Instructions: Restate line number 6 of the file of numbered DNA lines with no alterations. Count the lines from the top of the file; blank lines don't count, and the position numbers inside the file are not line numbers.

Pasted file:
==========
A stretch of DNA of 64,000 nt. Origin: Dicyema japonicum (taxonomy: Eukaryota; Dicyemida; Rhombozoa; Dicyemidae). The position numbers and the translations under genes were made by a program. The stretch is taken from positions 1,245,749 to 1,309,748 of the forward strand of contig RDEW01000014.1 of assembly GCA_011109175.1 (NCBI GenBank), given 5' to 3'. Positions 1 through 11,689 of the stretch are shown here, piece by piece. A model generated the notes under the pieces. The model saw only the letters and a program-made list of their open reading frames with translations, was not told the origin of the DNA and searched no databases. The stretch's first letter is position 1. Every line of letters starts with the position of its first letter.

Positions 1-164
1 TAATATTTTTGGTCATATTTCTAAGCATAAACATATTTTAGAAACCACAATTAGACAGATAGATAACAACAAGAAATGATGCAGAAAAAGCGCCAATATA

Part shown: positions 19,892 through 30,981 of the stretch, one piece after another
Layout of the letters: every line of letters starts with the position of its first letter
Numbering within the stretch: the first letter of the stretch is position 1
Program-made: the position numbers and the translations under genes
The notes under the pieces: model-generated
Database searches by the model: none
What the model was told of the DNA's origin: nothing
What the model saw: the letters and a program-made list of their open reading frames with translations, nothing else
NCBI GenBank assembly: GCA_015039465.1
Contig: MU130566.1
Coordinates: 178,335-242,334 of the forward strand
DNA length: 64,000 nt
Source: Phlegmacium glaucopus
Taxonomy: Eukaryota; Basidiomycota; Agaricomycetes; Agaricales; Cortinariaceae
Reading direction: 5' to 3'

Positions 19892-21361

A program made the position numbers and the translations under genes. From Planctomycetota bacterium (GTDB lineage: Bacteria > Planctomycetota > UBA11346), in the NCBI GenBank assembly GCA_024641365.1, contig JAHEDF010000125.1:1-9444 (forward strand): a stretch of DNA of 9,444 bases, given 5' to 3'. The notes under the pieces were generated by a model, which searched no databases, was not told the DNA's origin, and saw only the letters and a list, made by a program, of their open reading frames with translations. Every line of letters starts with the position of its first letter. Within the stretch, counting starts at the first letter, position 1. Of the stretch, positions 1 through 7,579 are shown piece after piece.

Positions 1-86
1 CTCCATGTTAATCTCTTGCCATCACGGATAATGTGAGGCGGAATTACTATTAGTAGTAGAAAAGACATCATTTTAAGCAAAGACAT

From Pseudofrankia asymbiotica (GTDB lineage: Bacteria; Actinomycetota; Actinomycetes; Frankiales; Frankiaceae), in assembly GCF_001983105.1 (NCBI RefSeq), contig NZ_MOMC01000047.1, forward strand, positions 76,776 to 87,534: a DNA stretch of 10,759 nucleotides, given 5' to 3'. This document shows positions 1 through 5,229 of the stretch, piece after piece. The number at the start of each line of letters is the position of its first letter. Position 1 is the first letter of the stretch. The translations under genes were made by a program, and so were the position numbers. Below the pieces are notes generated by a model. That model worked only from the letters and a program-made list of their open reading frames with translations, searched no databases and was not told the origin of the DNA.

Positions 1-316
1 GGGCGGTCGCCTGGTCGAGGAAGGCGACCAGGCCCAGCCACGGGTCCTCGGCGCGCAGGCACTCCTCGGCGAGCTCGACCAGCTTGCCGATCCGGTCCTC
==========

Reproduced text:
Numbering within the stretch: the first letter of the stretch is position 1